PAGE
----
Graziers participated in property management planning workshops from 1989 to 2002. The actual workshop format evolved from property mapping and area measurement (Cannon & Cummins 1989) to FutureProfit, which was a holistic approach based on the South Australian model of Heinjus & Read (1993). This training encouraged graziers to make strategic decisions when participating in externally funded on-ground projects. Six Burdekin Rangelands groups participated in the mapping workshops; seven participated in FutureProfit. An estimated fifty graziers also participated in the Grazing For Profit course offered by Resource Consulting Services.

To address the problem of non-viable property size, the Desert Uplands Committee obtained state and federal funds to conduct a property build-up scheme. The scheme provided an interest rate subsidy on the cost of partnership rearrangements, property build-up, property development, succession planning, leasing additional land, and diversification. Approximately 50 properties participated in the scheme; the majority were from the Burdekin Rangelands section of the Desert Uplands.

To increase the adoption rate of industry sponsored R&D, MLA funded DPI and other agencies to develop the Grazing Land Management Education package (Chilcott et.al.2003). The information is delivered as an interactive workshop that covers the grazing land ecosystem, managing grazing, fire, weeds, sown pastures, tree-grass balance and planning. The GLM workshop is an integral component DPI&F’s current extension effort in the Burdekin Rangelands. The package meets the requirements of Frank (1995) that innovation must be assessed in conjunction with associated practices and not as an isolated entity. It is easily tailored to meet the needs of specific groups of graziers.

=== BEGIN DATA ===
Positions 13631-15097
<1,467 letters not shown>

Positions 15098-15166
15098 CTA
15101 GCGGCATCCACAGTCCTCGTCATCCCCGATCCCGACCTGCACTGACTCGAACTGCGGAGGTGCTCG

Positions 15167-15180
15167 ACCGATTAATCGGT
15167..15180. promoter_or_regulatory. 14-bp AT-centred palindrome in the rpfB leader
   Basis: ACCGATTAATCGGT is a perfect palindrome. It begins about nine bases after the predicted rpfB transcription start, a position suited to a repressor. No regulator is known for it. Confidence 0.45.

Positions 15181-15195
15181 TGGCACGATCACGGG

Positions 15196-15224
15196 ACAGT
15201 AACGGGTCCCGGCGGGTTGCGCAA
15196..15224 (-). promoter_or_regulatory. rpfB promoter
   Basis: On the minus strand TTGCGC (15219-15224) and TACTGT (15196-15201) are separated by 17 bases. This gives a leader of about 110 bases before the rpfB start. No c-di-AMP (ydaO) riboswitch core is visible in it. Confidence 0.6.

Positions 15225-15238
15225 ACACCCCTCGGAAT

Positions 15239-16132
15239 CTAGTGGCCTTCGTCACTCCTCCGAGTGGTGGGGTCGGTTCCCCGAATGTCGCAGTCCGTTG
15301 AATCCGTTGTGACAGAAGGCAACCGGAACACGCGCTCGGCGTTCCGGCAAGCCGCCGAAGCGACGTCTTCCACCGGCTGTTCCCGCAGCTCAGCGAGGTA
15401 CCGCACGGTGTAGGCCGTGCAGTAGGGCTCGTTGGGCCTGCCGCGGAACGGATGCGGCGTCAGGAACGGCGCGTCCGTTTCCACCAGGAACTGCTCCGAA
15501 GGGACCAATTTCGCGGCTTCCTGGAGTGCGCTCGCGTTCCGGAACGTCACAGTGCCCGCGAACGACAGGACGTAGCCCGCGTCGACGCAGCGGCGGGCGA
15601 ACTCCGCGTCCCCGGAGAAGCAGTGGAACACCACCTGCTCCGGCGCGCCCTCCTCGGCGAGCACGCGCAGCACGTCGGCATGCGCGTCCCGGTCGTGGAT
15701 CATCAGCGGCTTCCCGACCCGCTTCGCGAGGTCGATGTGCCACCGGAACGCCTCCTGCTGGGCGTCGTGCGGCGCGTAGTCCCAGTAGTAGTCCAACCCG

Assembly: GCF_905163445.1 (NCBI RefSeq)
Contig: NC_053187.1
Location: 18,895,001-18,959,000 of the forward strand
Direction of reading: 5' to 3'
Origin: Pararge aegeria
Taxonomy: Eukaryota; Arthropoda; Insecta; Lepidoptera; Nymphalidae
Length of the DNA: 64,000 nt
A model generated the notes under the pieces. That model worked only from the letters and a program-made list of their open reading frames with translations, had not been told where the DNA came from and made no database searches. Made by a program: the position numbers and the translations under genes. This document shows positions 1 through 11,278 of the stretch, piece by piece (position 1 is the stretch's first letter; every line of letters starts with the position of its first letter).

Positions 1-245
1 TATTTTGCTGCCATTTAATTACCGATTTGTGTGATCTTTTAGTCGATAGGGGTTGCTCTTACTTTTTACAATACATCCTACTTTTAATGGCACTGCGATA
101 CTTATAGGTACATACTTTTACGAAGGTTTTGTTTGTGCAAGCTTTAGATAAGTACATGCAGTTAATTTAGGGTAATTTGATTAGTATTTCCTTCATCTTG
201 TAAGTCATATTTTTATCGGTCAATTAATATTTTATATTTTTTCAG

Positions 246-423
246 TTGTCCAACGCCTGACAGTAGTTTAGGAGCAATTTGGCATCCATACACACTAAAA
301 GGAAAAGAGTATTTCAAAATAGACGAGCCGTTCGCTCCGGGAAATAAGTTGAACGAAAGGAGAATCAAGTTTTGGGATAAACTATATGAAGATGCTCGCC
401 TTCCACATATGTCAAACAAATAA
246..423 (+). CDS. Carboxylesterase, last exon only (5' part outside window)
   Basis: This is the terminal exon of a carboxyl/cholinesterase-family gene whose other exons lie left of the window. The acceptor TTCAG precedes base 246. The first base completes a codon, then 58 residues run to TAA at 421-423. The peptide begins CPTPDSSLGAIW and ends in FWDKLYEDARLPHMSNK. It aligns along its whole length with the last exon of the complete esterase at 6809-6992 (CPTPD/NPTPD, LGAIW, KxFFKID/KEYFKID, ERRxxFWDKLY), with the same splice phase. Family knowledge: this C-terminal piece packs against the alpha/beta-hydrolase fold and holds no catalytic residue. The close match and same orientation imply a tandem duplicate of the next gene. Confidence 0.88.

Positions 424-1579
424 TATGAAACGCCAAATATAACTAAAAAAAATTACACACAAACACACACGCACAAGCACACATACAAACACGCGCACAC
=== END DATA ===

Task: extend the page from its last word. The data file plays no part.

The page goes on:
Using CSIRO’s SEDNET modelling of the Burdekin Basin, two of the highest sediment producing sub-catchments have been chosen for a new extension project to improve grazing land management and reduce sediment discharge. The findings of this project will be applicable to other extensive grazing land catchments in Queensland. The project, funded by AgSIP, is providing an opportunity to work exclusively with the graziers in these two sub-catchments using a mixture of group and one-on-one extension. This project is in contrast to past extension projects where the “vegemite approach” was adopted as the high priority areas were not adequately quantified.

Other extension activities included:-

  • Modelling the herd and financial performance at the enterprise level using the DPI&F herd models Breedcow & Dynama. (Holmes 1995)
  • Rural Community Development including the Building Rural Leaders program, working with indigenous groups and small rural towns to create employment opportunities in conjunction with the development of the White Mountains National Park.